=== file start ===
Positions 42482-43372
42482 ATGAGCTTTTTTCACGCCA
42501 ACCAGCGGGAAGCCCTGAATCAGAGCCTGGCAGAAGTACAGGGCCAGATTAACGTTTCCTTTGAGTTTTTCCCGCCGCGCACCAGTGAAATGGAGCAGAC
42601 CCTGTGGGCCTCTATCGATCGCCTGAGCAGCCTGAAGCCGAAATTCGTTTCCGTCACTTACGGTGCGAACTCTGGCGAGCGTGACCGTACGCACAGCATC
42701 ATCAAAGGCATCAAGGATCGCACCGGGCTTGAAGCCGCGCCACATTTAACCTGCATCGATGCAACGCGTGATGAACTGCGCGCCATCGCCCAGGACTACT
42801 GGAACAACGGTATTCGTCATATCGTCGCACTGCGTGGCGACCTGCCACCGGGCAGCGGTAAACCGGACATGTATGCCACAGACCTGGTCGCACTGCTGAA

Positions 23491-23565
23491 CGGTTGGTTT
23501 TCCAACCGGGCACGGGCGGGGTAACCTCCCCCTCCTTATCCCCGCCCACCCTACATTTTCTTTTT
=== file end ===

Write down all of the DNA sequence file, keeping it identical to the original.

Positions 42482-43372
42482 ATGAGCTTTTTTCACGCCA
42501 ACCAGCGGGAAGCCCTGAATCAGAGCCTGGCAGAAGTACAGGGCCAGATTAACGTTTCCTTTGAGTTTTTCCCGCCGCGCACCAGTGAAATGGAGCAGAC
42601 CCTGTGGGCCTCTATCGATCGCCTGAGCAGCCTGAAGCCGAAATTCGTTTCCGTCACTTACGGTGCGAACTCTGGCGAGCGTGACCGTACGCACAGCATC
42701 ATCAAAGGCATCAAGGATCGCACCGGGCTTGAAGCCGCGCCACATTTAACCTGCATCGATGCAACGCGTGATGAACTGCGCGCCATCGCCCAGGACTACT
42801 GGAACAACGGTATTCGTCATATCGTCGCACTGCGTGGCGACCTGCCACCGGGCAGCGGTAAACCGGACATGTATGCCACAGACCTGGTCGCACTGCTGAA

Positions 23491-23565
23491 CGGTTGGTTT
23501 TCCAACCGGGCACGGGCGGGGTAACCTCCCCCTCCTTATCCCCGCCCACCCTACATTTTCTTTTT